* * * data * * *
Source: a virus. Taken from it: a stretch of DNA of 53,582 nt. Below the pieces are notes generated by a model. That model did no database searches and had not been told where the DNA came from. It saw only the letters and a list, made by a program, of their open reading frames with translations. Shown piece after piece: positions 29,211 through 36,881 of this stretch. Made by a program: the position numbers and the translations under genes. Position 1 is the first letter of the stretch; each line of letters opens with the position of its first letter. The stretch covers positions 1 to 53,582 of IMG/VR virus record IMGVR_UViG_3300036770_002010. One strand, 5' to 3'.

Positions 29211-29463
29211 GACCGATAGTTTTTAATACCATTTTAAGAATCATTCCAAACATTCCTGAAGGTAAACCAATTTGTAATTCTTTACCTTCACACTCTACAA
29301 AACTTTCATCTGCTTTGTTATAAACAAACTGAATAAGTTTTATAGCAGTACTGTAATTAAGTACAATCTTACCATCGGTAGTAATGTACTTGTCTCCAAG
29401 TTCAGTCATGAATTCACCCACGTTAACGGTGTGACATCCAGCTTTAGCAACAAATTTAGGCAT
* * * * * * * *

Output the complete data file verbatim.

Source: a virus. Taken from it: a stretch of DNA of 53,582 nt. Below the pieces are notes generated by a model. That model did no database searches and had not been told where the DNA came from. It saw only the letters and a list, made by a program, of their open reading frames with translations. Shown piece after piece: positions 29,211 through 36,881 of this stretch. Made by a program: the position numbers and the translations under genes. Position 1 is the first letter of the stretch; each line of letters opens with the position of its first letter. The stretch covers positions 1 to 53,582 of IMG/VR virus record IMGVR_UViG_3300036770_002010. One strand, 5' to 3'.

Positions 29211-29463
29211 GACCGATAGTTTTTAATACCATTTTAAGAATCATTCCAAACATTCCTGAAGGTAAACCAATTTGTAATTCTTTACCTTCACACTCTACAA
29301 AACTTTCATCTGCTTTGTTATAAACAAACTGAATAAGTTTTATAGCAGTACTGTAATTAAGTACAATCTTACCATCGGTAGTAATGTACTTGTCTCCAAG
29401 TTCAGTCATGAATTCACCCACGTTAACGGTGTGACATCCAGCTTTAGCAACAAATTTAGGCAT